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Thurlow Weed's Memory

Thurlow Weed's Memory image
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In a recent interview Mr. Weed gave some exhibitions of his wonderfully retentive memory and also explained his method of cultivating it. I got married, he said, in 1818, when I was workingin Albany as a journeyman. printer. In a few months I went into business, establishing a newspaper for myself, and some of my friends thought 1 was cut out a politician. But I saw at once a fatal weakness. My memory was a sieve. I could romember nothmg. Dates, ñames, appointments, faces - everything escapcd me. I said to my wife, "Catherine, 1 shall never rnake a sucocssful politician, for I cannot remerhber, and that is a prime necessity of politicians. A politician who sees a man once should remember Mm forever." I recalled what had been said of Henry Clav; that he could go around a room and tíb introduced to 50 persons, and then, on mingling with the company, cali every man by his right name. And I thought also of the oolored fellow who officiated at the grand hat-rack in the vestibule of the United States hotel at Saratoga, and who, as the hundreds of guests flocked out of the dining room, hands to each one instantly the hat, shawl, parasol, fan, or whatever has been deposited there an hour or two before. My wife told me that I must train my ïnemory. So when I eame home that night, I sat down alone and spent 15 minutes trying silently to recall the events of the day. I could remember little at first; ww I remember that I rtinirï nAt thüTi Vtïm Omlior U'h ftt, I liad for breakfast. . Finally I found that I could rccall more. Events came back to mo more minutely andmore accurately. After a fortnight ör so of this, Oatharine said, "Why don't you teil it to me? It would be interesting, and my interest in it would stimulate you." Then I began a habit of oral confession, as it were, I told my wife everything that I could recall that had happened to me or about mje during the day. I gfnerally rccalled the very dishes I had had for breakfast, dinner and tea; the peopie i naa seen anu vvuai, liij oi, the editaríais 1 had written, and an abstract of them; the letters I had sent and received, and the very language ruedas aear as possible; when I had walked or riddoiw-everything, in short, that had rome within my knowledge. I found I could say my lesson better and better every year, and insteid of growing irksome'it got to be a pleasure to run the events of the day in review. I nm indebted to this discipline ior a momory of somewhat unusual tenaeity, and I recomnumd the practico to all who cxpect to have much to do with influcncinfi' men.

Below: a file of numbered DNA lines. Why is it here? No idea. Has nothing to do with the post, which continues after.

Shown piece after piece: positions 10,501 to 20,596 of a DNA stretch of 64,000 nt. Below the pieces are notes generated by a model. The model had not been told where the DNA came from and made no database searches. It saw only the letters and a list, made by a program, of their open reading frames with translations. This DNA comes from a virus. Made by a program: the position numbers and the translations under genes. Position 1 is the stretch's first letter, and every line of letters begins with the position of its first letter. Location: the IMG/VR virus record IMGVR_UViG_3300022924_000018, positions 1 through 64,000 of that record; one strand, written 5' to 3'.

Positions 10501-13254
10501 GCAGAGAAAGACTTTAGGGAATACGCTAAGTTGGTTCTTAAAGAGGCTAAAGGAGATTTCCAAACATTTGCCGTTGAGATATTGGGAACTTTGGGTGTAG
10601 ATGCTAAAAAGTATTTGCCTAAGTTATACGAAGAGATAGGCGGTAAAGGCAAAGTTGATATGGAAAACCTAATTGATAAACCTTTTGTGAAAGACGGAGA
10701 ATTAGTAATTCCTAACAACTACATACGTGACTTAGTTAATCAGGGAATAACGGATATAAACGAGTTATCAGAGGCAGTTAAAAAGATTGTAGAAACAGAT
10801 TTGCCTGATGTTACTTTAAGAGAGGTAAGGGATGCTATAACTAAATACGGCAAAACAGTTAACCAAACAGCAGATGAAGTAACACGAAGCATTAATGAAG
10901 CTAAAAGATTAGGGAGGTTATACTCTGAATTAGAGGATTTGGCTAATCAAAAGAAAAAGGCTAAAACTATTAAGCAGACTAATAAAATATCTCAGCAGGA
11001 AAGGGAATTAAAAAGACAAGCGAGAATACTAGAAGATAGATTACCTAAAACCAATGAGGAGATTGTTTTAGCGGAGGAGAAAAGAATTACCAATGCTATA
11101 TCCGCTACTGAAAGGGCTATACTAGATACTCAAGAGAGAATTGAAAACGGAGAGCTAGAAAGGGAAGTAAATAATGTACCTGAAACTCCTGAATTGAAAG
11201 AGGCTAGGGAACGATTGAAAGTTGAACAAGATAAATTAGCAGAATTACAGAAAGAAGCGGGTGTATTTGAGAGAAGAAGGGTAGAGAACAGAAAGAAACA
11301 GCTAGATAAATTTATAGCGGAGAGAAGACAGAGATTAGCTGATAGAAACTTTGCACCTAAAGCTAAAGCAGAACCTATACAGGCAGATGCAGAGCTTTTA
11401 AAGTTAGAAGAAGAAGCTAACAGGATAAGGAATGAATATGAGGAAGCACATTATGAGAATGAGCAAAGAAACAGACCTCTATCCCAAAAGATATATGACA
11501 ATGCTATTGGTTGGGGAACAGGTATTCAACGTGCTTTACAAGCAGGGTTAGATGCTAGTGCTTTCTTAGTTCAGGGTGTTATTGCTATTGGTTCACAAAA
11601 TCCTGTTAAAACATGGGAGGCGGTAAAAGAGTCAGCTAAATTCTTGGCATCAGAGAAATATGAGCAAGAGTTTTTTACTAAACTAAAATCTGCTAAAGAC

Old News
Ann Arbor Democrat